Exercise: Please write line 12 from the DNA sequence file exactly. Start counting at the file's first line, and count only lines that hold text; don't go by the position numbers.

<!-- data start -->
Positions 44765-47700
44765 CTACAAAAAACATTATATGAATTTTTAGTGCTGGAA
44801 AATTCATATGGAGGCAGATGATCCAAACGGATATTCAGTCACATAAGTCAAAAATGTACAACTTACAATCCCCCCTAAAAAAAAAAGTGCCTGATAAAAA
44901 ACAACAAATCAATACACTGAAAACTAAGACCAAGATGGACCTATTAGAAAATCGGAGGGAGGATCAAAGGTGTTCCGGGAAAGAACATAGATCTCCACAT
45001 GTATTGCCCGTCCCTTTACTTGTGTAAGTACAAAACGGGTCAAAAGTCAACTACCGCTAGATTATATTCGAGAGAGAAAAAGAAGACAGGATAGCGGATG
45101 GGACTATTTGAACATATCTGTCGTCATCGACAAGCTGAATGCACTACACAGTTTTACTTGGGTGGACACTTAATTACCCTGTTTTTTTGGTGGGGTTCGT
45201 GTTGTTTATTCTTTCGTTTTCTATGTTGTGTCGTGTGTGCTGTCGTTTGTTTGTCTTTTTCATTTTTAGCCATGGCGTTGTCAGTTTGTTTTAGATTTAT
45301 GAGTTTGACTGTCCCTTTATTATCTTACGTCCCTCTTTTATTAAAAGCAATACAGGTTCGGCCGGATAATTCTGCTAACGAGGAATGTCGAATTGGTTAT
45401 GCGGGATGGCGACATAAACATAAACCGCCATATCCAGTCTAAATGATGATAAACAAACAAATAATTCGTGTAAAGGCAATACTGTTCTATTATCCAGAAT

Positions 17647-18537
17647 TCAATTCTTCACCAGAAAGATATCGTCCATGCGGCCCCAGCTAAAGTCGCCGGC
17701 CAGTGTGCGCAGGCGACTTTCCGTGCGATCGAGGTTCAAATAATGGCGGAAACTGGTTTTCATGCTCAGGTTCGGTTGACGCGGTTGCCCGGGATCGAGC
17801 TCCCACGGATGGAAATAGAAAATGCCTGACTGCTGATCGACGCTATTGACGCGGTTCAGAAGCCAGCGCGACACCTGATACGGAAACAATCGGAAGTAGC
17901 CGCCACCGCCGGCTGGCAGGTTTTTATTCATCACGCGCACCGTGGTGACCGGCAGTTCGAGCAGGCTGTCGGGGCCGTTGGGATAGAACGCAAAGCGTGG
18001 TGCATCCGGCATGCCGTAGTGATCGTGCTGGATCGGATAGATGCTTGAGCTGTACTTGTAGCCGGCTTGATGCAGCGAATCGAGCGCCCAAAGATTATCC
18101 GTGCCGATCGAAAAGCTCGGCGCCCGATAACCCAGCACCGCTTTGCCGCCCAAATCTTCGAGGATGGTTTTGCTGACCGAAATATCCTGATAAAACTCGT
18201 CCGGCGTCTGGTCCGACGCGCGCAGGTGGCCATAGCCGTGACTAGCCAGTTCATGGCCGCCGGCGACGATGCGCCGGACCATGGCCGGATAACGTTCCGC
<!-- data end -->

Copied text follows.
17701 CAGTGTGCGCAGGCGACTTTCCGTGCGATCGAGGTTCAAATAATGGCGGAAACTGGTTTTCATGCTCAGGTTCGGTTGACGCGGTTGCCCGGGATCGAGC